Started off the July edition of the Melting Pot Radio Hour with “Sumaúma” and thought it made good sense to highlight this record now. I don’t know much of anything about Agnaldo Rayol. Just by the glowing & knowing look he’s giving on the cover, I thought he’d be an actor, and sure enough, he is, right up to the present time.
This record came into my collection through Joel Oliveira of Tropicalia In Furs fame. At the pop-up, earlier this Summer (well, maybe not technically the Summer), Joel had this on the wall with a post-it note saying to check out “Sumaúma.” At a slower point in the day, I asked if I could drop the needle on a track on the house speakers, cueing up what I thought was “Sumaúma.” In actuality I’d misread the label and played the song after it, which was a slower, schmaltzy, crooner with way too much emoting from Rayol. The tune got several weird looks from the vocals, but despite that, it also got a few to ask what it was, mainly because of the exquisitely produced drums that you hear on every song. So crisp, so punchy, they are a marvel to hear.
Though I really really REALLY dug that drum sound, Rayol’s vocals were a deal breaker, at least until Joel walked up, and cued up “Sumaúma” properly and we all got our collective minds blown. Big beautiful blaring horns join those crispy drums, along with swelling strings and groovy worldless singing, and to top it all off, everything drops out at the end, leaving just drums and bass for the final seconds. Hearing all of that sealed the deal.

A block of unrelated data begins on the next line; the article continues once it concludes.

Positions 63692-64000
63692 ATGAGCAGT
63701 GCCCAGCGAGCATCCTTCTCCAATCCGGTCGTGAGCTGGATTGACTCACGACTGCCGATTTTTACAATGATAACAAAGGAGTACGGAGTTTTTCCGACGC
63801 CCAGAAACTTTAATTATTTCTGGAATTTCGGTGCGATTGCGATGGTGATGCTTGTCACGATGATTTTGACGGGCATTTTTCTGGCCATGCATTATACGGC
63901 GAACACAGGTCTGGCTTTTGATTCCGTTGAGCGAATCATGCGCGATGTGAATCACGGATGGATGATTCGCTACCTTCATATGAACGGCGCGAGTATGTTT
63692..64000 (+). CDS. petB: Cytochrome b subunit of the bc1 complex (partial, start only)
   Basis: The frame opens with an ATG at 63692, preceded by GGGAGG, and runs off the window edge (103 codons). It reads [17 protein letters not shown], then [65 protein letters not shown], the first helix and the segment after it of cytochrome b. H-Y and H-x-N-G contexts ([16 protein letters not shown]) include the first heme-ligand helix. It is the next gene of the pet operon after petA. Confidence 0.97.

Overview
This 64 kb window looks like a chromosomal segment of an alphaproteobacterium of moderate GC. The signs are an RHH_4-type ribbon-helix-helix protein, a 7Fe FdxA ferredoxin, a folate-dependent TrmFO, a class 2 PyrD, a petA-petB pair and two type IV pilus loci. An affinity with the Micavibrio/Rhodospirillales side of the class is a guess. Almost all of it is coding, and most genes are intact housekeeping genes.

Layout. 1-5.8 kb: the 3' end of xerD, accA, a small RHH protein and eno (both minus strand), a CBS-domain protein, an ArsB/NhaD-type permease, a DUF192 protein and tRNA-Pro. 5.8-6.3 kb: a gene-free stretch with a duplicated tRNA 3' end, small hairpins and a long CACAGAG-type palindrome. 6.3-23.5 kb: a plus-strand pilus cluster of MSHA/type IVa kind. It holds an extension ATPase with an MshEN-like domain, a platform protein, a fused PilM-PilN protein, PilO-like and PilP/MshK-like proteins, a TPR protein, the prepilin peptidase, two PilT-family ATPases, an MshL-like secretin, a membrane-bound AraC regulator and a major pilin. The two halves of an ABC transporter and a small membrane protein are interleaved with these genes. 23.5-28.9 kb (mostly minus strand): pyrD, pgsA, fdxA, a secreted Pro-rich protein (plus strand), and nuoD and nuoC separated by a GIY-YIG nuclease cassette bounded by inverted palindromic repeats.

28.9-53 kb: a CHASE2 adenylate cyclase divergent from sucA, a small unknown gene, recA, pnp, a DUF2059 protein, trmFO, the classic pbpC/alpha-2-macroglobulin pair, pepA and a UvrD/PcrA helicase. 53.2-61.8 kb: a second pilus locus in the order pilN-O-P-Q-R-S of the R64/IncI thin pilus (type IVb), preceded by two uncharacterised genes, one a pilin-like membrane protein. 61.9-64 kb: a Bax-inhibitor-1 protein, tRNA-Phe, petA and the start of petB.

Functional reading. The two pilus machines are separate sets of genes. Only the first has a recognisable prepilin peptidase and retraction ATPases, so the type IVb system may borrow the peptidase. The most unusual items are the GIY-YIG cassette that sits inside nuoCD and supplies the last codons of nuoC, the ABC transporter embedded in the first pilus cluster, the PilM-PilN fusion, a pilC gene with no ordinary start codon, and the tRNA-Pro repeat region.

I was pleasantly surprised by the quality of several of the other tracks (and the fact that Rayol’s vocals are more palatable when they’re pushed up a notch on the turntables pitch control, as they are on the shared tracks above), including a cover of “I Who Have Nothing,” which I hadn’t realized was originally an Italian song, before being covered by a variety of American Soul Singers.
Unfortunately, I haven’t been able to figure out who the drummer is on this album. Also, even though there is a bit of info on the back, it’s not clear who was primarily responsible for the sound, though given that the only other album I have from the Copacabana record label from this period of time (the Jordans, which I’ll feature tomorrow) has a kind of similar style, I suspect buying more records from 1970-1971 will eventually allow me to track each down. What I’m absolutely certain of is how thankful I am to Joel for putting this, and so many others, on my radar.